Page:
df2[df2.index.get_level_values('two') > 5]

Note
Similar to this example, we can filter based on any arbitrary condition using these constructs. In general, it is useful to remember that loc and xs are specifically for label-based indexing, while query and get_level_values are helpful for building general conditional masks for filtering.


Bonus Question

What if I need to slice a MultiIndex column?

Actually, most solutions here are applicable to columns as well, with minor changes. Consider:

np.random.seed(0)
mux3 = pd.MultiIndex.from_product([
        list('ABCD'), list('efgh')
], names=['one','two'])

df3 = pd.DataFrame(np.random.choice(10, (3, len(mux))), columns=mux3)
print(df3)

one  A           B           C           D         
two  e  f  g  h  e  f  g  h  e  f  g  h  e  f  g  h
0    5  0  3  3  7  9  3  5  2  4  7  6  8  8  1  6
1    7  7  8  1  5  9  8  9  4  3  0  3  5  0  2  3
2    8  1  3  3  3  7  0  1  9  9  0  4  7  3  2  7

These are the following changes you will need to make to the Four Idioms to have them working with columns.

  1. To slice with loc, use

     df3.loc[:, ....] # Notice how we slice across the index with `:`. 
    

    or,

     df3.loc[:, pd.IndexSlice[...]]
    
  2. To use xs as appropriate, just pass an argument axis=1.

  3. You can access the column level values directly using df.columns.get_level_values. You will then need to do something like

     df.loc[:, {condition}] 
    

    Where {condition} represents some condition built using columns.get_level_values.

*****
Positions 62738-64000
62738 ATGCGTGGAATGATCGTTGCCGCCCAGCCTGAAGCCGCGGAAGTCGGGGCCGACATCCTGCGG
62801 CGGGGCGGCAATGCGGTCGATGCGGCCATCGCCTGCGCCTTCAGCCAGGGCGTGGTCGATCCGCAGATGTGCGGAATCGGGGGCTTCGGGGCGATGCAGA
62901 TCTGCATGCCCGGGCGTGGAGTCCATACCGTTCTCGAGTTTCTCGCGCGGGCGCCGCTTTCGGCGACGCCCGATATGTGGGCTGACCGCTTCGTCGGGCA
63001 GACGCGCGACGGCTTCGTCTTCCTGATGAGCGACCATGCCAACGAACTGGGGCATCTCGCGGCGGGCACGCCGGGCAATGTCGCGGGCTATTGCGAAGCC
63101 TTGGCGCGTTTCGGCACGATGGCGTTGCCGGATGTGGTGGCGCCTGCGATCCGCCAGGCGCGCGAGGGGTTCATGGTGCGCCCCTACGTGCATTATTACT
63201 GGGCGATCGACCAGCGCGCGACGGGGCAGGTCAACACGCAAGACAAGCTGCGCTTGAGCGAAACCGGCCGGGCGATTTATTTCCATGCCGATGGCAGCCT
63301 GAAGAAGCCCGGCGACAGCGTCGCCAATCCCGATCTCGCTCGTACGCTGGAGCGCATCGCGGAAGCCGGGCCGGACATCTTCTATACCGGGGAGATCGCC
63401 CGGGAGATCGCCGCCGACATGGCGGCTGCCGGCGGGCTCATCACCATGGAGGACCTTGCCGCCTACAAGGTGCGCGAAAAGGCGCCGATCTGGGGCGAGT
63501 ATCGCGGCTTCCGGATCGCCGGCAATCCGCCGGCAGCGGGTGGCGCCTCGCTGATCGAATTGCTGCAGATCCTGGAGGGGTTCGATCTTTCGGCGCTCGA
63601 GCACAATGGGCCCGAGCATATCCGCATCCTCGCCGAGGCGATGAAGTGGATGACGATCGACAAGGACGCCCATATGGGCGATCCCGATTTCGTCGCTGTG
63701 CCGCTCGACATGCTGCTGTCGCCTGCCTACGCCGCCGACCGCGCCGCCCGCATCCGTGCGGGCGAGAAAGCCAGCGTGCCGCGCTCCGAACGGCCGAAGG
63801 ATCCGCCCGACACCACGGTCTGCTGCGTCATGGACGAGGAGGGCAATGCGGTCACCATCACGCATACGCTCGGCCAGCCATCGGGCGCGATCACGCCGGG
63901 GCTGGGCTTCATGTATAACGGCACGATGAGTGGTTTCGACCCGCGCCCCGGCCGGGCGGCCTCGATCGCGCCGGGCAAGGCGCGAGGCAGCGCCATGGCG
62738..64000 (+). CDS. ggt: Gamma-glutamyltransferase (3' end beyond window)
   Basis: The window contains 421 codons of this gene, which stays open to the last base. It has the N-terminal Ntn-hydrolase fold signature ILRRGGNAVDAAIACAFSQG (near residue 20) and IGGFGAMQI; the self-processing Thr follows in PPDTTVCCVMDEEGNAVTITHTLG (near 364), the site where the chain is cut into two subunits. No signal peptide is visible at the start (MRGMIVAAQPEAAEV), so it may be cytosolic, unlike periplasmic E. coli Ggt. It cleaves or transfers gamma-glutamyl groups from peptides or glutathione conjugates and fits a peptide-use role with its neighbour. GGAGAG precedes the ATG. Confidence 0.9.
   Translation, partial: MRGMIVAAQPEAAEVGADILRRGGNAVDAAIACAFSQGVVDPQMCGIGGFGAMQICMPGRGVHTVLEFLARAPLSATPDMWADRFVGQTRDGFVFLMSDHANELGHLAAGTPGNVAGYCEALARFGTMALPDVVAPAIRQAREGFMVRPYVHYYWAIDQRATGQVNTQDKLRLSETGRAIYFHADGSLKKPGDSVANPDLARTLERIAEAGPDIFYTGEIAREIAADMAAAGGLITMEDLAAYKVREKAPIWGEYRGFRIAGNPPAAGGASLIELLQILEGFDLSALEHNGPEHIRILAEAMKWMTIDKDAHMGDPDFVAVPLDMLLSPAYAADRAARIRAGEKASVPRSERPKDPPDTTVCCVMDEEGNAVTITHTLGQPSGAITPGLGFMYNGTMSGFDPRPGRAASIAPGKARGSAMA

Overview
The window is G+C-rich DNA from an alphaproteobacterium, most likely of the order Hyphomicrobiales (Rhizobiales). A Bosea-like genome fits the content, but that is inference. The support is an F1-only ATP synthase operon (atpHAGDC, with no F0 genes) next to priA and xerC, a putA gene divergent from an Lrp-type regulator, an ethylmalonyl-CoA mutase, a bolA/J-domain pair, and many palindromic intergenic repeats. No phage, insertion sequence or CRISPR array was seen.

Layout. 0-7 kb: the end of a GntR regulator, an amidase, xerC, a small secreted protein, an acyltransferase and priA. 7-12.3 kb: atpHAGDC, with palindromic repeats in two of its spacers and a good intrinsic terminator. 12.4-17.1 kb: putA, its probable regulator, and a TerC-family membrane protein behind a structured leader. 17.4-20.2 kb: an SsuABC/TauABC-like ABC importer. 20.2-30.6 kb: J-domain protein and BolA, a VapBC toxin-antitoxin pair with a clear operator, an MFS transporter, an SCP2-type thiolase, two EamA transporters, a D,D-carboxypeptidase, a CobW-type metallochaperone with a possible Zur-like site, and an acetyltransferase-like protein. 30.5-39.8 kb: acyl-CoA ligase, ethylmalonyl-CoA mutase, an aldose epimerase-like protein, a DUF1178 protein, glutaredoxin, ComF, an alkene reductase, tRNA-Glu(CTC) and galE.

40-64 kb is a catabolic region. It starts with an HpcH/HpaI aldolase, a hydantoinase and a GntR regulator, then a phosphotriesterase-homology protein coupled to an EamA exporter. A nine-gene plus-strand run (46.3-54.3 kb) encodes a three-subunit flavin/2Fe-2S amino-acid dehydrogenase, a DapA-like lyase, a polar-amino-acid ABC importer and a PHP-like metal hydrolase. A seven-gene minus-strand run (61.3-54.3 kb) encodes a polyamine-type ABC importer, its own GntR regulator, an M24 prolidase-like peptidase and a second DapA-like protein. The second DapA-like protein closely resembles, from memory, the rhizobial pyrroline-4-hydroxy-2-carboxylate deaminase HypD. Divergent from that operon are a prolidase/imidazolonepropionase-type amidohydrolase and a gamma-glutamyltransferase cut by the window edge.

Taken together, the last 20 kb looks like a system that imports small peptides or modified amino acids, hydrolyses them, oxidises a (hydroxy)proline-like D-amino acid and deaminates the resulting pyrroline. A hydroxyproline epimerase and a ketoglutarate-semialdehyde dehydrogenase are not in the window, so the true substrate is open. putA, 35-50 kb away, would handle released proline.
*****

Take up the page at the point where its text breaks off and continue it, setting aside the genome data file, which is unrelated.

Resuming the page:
4. To use query, your only option is to transpose, query on the index, and transpose again:

     df3.T.query(...).T
    

    Not recommended, use one of the other 3 options.

0
18

Recently I came across a use case where I had a 3+ level multi-index dataframe in which I couldn't make any of the solutions above produce the results I was looking for. It's quite possible that the above solutions do of course work for my use case, and I tried several, however I was unable to get them to work with the time I had available.

I am far from expert, but I stumbled across a solution that was not listed in the comprehensive answers above. I offer no guarantee that the solutions are in any way optimal.

This is a different way to get a slightly different result to Question #6 above. (and likely other questions as well)

Specifically I was looking for:

  1. A way to choose two+ values from one level of the index and a single value from another level of the index, and
  2. A way to leave the index values from the previous operation in the dataframe output.

As a monkey wrench in the gears (however totally fixable):

  1. The indexes were unnamed.

On the toy dataframe below:

    index = pd.MultiIndex.from_product([['a','b'],
                               ['stock1','stock2','stock3'],
                               ['price','volume','velocity']])

    df = pd.DataFrame([1,2,3,4,5,6,7,8,9,
                      10,11,12,13,14,15,16,17,18], 
                       index)

                        0
    a stock1 price      1
             volume     2
             velocity   3
      stock2 price      4
             volume     5
             velocity   6
      stock3 price      7
             volume     8
             velocity   9
    b stock1 price     10
             volume    11
             velocity  12
      stock2 price     13
             volume    14
             velocity  15
      stock3 price     16
             volume    17
             velocity  18

Using the below works, of course: